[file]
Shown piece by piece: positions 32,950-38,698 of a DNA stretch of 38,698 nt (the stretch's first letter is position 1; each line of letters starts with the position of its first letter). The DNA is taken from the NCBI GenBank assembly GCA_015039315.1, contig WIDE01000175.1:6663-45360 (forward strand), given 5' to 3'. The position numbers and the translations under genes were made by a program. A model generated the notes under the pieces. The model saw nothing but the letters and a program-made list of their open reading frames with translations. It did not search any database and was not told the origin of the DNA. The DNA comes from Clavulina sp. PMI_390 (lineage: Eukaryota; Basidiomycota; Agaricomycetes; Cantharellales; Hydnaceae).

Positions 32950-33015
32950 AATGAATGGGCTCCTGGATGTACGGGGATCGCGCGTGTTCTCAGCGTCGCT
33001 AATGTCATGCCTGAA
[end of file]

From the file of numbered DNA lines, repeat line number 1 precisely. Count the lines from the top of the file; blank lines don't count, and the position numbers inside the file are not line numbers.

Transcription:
Shown piece by piece: positions 32,950-38,698 of a DNA stretch of 38,698 nt (the stretch's first letter is position 1; each line of letters starts with the position of its first letter). The DNA is taken from the NCBI GenBank assembly GCA_015039315.1, contig WIDE01000175.1:6663-45360 (forward strand), given 5' to 3'. The position numbers and the translations under genes were made by a program. A model generated the notes under the pieces. The model saw nothing but the letters and a program-made list of their open reading frames with translations. It did not search any database and was not told the origin of the DNA. The DNA comes from Clavulina sp. PMI_390 (lineage: Eukaryota; Basidiomycota; Agaricomycetes; Cantharellales; Hydnaceae).